The Department of Labor’s (DOL) new rule changes how it calculates the mandatory minimum wage—called the prevailing wage—for employers of H-1B and permanent foreign workers. DOL adopts a fundamentally flawed methodology as its basis to inflate the prevailing wage. But a bigger issue is that DOL itself failed to understand how much its methodological changes would artificially raise the required wages. DOL estimated the wage effects of its rule using completely erroneous assumptions, and so it understates to the public the wage increases by, in many cases, as much as 26 percent.
The prevailing wage is supposed to approximate the wages of similarly skilled U.S. workers. DOL currently uses the Bureau of Labor Statistics’ (BLS) Occupational Employment Statistics (OES) survey to create a prevailing wage for four skill levels within each occupation in every area of the country. The creation of the skill levels—which is the focus of this rule—is contentious because the OES doesn’t directly record skills. Instead, BLS creates these skill levels mathematically based on the reasonable assumption that higher wages within an occupational category within a specific area generally reflect higher skills.
Table 1 compares the new and old prevailing wage methodologies. Previously, DOL had assumed that the bottom third of the wage distribution represented entry level wages, while the rest (the top two thirds) were not entry level. After averaging the wages in the bottom third and top two thirds to create the Level 1 and Level 4 wages, it placed the two other wage levels equally distant between them. The new rule, however, ignores all wages below the 40th percentile—averaging the 40th to 50th percentiles to determine the starting wage—and rather than averaging all other wages to produce Level 4 as before, it only averages the top decile of wages (the 90th to 100th percentile).
The big error that DOL makes is that it assumes that averaging the top decile will equal the 95th percentile. Since the top decile (the top 10 percent of wage earners) includes some extreme outliers and a very small sample size, those outliers skew the level 4 wage far higher than the 95th percentile. Because the Level 2 and Level 3 wages are dependent on the Level 4 wage calculation, it also mistakes where these wage levels will fall on the wage distribution. This becomes incredibly important when DOL then tries to estimate the wage impact of the new rules:
To estimate the wage impacts of new percentiles contained in this [rule], the Department used publicly available BLS OES data that reports the 10th, 25th, 50th, 75th, and 90th percentile wages by SOC code and metropolitan or non‐metropolitan area. In order to estimate wages for the new IFR levels of 45th, 62nd, 78th, and 95th percentiles, the Department linearly interpolated between relevant percentiles for reported wages at each SOC [job] code and geographic area combination. [Endnote: For example, if OES reports a wage of $30 per hour at the 25th percentile and $40 per hour at the 50th percentile then the 45th percentile is interpolated as $30+($40-$30)*((45–25)/(50–25)) = $38 per hour.] For the 95th percentile, the Department used OES wages reported for the 90th percentile at each SOC code and geographic area combination. (p. 126)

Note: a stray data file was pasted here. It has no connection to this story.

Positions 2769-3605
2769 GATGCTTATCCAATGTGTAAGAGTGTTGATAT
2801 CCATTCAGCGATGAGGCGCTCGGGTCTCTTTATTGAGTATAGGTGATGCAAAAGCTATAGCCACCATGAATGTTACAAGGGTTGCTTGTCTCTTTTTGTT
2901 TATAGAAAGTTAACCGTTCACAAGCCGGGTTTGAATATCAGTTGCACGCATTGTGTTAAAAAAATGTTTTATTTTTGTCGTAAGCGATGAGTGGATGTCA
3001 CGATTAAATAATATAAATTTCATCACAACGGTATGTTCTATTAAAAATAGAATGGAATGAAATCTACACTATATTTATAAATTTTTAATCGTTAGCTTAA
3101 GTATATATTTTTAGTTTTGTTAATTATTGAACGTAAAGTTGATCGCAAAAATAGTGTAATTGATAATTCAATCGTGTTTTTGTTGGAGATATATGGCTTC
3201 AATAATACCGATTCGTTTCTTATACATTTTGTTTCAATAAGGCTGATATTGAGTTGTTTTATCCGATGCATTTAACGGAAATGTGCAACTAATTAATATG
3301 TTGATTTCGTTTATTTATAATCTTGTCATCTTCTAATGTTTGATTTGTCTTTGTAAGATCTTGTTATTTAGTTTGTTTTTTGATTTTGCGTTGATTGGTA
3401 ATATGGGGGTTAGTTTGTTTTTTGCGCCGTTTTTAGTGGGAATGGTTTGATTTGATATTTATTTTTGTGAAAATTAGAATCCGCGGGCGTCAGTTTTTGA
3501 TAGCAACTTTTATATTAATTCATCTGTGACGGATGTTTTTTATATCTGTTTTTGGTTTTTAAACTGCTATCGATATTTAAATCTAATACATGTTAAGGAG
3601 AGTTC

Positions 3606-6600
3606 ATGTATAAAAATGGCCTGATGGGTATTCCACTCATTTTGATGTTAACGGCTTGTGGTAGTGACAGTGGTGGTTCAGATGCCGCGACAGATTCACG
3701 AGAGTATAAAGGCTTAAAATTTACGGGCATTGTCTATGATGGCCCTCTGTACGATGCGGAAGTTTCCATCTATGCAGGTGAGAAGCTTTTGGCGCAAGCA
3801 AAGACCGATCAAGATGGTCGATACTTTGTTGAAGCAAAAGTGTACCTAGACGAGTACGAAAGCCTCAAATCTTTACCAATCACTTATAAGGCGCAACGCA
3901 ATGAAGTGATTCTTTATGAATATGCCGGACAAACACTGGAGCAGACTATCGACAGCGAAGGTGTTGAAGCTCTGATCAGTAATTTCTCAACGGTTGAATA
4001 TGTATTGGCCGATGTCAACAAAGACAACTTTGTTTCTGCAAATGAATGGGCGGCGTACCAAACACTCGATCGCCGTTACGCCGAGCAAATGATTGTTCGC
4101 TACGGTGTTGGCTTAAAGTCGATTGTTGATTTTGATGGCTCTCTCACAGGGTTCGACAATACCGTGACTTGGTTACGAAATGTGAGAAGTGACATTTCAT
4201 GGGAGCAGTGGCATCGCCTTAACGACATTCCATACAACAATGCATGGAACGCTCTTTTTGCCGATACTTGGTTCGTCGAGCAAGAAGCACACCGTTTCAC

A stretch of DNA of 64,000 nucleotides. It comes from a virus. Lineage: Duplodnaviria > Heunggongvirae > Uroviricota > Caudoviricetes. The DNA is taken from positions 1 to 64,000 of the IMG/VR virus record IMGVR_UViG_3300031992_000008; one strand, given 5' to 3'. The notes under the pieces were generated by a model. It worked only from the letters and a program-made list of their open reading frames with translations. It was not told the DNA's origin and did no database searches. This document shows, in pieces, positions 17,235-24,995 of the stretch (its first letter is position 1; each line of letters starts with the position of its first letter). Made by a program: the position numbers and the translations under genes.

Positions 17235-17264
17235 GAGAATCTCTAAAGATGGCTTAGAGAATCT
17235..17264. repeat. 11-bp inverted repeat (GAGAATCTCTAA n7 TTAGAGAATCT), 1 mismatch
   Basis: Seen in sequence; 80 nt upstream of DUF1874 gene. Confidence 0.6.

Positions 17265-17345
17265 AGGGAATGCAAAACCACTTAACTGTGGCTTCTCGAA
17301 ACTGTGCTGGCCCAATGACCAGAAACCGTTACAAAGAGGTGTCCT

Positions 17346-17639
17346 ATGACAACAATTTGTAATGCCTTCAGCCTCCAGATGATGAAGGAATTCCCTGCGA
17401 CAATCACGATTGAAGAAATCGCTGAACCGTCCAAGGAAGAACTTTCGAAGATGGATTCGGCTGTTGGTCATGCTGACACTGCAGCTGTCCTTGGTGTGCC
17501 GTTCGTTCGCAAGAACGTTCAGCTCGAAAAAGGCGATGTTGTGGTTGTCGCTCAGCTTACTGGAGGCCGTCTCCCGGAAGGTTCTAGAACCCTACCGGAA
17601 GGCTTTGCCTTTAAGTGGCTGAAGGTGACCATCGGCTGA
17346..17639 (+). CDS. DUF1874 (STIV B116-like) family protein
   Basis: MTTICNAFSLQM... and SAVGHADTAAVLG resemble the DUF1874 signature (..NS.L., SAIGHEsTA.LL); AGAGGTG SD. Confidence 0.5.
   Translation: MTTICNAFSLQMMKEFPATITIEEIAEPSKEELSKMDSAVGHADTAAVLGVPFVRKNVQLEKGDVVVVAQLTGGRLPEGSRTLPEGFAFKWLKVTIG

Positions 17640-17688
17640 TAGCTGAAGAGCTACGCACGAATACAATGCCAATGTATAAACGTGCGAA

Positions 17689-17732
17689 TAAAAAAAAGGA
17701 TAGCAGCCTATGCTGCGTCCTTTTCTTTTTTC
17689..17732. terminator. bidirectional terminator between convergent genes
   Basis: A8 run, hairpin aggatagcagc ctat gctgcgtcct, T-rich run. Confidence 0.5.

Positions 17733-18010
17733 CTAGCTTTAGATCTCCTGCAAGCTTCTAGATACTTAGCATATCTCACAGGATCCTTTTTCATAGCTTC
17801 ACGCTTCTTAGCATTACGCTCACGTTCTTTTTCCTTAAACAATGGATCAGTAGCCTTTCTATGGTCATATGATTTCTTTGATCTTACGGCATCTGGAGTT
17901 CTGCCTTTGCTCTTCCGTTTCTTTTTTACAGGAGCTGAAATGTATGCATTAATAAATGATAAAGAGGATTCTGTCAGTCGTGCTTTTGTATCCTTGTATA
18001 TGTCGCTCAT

In other words, DOL did not even try to estimate what the actual 95th percentile would be. For reasons that are only explicable as laziness or hastiness, it did not ask BLS to calculate the new prevailing wages until after it issued the rule. Instead, it just settled on using the 90th percentile as a stand‐in for the level 4 wage to estimate the rule’s effects because it thought that it would be similar. It then tried to calculate the level 3 and level 2 wages assuming that they would be around the 78th and 62nd percentiles, respectively. But this was wrong.
Table 2 is an example of DOL’s assumed wage levels for San Francisco architects and New York City management analysts under the new rule and what the actual wage levels now are. For wage levels 2–4, DOL’s estimate is wildly inaccurate—underestimating the actual amount by 15–18 percent for level 2, 23–25 percent for Level 3, or 24–26 percent for level 4. These huge differences appear in every single occupational category. Notice that in the examples below, the actual level 2 wage is higher than what DOL assumed would approximate the level 3 wage, and the actual level 3 wage is higher than what DOL assumed would approximate the level 4 wage.
DOL repeatedly refers to the wage levels as “percentiles,” misstating its own methodology which is based on averaging the 5th decile and the top decile and then imputing the middle two wage levels equally distant from the other levels. Because the level 4 wage is so inflated, the other two middle wage levels are also widely off to the point that what DOL refers to as the “78th percentile” (level 3) is actually above the 90th percentile in the two examples above.
Because DOL decided not to ask BLS for the actual OES data that it would use to create the new wage levels, it missed how egregious this mistake was. Moreover, because DOL refused to let the Office of Management and Budget review the rule, this massive error slipped through unnoticed. Finally, because DOL made the rule take effect almost immediately and refused to accept public comments on the rule, it has no time to correct it before the rule begins to effect tens of thousands of American businesses. DOL should immediately rescind the rule and start the process over.
Post was updated to clarify that the methodology of the entry level wage is the average of the 5th decile, not the 45th percentile exactly.